City Ordered To Pay Union Nearly $300,000 For Breaking Promise

A State judge has ordered the City of Lynn to pay $270,000 to the Lynn Police Association and its members for violating written promises to reimburse police officers for lost benefits. The Lynn Police Association (“the union”) is Local 302 of the Massachusetts Coalition of Police, AFL-CIO and is represented by attorneys from Sandulli Grace, P.C. The decision, which was issued May 15, 2007, prevents a public employer from exploiting financial hardship to reneging on negotiated agreements with public safety unions.

The case arose in 2003, when the City of Lynn encountered serious financial troubles. After intense negotiations with the City, the Union signed a memorandum of agreement in which the officers agreed to forego certain negotiated benefits for a one-year period. These voluntary give-backs saved the City about $290,000 and demonstrated the Union’s willingness to help the city weather difficult financial times. In making this arrangement, the City agreed that if it obtained any federal or state grant funds, it would pay back the benefits sacrificed by the Union. When the City obtained a $270,000 community policing grant, it refused to pay back the benefits. The Union filed a grievance under the collective bargaining agreement, and Arbitrator Richard Boulanger found that the City breached the memorandum of agreement when it failed to apply the grant to pay back the officers for the benefits they had sacrificed. He ordered the City to pay the Union a sum equal to the value of the community policing grant.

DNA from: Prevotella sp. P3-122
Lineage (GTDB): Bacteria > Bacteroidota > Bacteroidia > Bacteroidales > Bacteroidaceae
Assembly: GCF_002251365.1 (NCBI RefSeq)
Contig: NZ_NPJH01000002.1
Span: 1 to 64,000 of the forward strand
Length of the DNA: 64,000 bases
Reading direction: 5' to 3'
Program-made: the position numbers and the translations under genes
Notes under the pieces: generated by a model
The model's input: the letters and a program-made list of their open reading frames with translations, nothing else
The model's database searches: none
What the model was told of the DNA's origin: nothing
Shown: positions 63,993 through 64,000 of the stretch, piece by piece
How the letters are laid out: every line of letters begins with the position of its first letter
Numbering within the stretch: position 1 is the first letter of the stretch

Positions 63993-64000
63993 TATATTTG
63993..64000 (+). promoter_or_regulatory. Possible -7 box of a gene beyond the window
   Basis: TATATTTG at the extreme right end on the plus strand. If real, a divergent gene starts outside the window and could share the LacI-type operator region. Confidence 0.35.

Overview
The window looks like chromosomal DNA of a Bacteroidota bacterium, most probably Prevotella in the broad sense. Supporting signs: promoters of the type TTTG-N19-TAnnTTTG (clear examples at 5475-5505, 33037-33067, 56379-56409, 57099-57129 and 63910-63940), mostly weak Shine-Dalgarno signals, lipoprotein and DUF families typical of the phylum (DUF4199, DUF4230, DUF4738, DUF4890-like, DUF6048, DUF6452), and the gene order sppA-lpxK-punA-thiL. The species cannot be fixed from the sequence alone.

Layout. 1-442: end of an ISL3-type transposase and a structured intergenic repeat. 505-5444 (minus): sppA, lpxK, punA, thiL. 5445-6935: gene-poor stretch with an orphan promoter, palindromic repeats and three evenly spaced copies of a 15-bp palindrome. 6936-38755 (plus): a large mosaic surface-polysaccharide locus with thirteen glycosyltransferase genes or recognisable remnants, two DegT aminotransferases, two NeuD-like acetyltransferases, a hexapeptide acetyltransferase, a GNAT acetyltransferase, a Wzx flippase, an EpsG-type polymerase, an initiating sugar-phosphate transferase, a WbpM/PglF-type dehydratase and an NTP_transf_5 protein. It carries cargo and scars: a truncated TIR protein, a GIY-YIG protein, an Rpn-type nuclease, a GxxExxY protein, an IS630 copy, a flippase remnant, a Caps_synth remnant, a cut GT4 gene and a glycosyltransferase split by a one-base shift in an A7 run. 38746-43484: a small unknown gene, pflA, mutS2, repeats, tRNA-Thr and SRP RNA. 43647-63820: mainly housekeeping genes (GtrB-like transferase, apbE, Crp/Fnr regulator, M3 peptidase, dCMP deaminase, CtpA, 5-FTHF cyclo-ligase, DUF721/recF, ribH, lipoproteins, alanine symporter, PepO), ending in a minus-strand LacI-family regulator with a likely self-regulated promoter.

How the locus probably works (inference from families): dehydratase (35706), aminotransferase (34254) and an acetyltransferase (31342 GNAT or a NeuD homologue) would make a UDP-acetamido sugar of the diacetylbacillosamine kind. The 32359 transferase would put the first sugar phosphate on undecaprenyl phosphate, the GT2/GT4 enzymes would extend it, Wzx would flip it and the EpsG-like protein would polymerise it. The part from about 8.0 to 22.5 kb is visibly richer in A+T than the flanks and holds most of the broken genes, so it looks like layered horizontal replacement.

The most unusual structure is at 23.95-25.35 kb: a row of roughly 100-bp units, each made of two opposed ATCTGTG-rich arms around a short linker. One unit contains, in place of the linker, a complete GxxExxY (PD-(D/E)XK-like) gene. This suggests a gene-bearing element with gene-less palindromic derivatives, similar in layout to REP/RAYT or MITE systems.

The City appealed the arbitration decision to the Essex Superior Court, arguing that a state law designed to rein in irresponsible spending on personnel expenses by City officials prohibited the City from complying with the award and paying the $270,000 to the Union. The City also argued that the subject matter of the grievance was a non-delegable management right and not subject to arbitration. Superior Court Judge Kathe M. Tuttman rejected every single argument. Judge Tuttman found that public policy favored upholding the arbitrator’s decision. She held that the public interest was furthered by enforcing an agreement to reimburse the Union that had sacrificed negotiated benefits in order to help the City in troubled times. Judge Tuttman wrote: “Public policy requires the court to hold the [City] accountable for the contractual obligation it undertook to reinstate benefits that the [Union] voluntarily conceded in order to accommodate the [City’s] fiscal crisis if it became possible to do so.”

Sandulli Grace Attorney Susan Horwitz represented the Union in negotiating the memorandum of agreement and successfully arbitrating the grievance. Sandulli Grace Attorney John Becker, assisted by Attorney Kevin Merritt, represented the Union in the appeal of the arbitration award at Superior Court.

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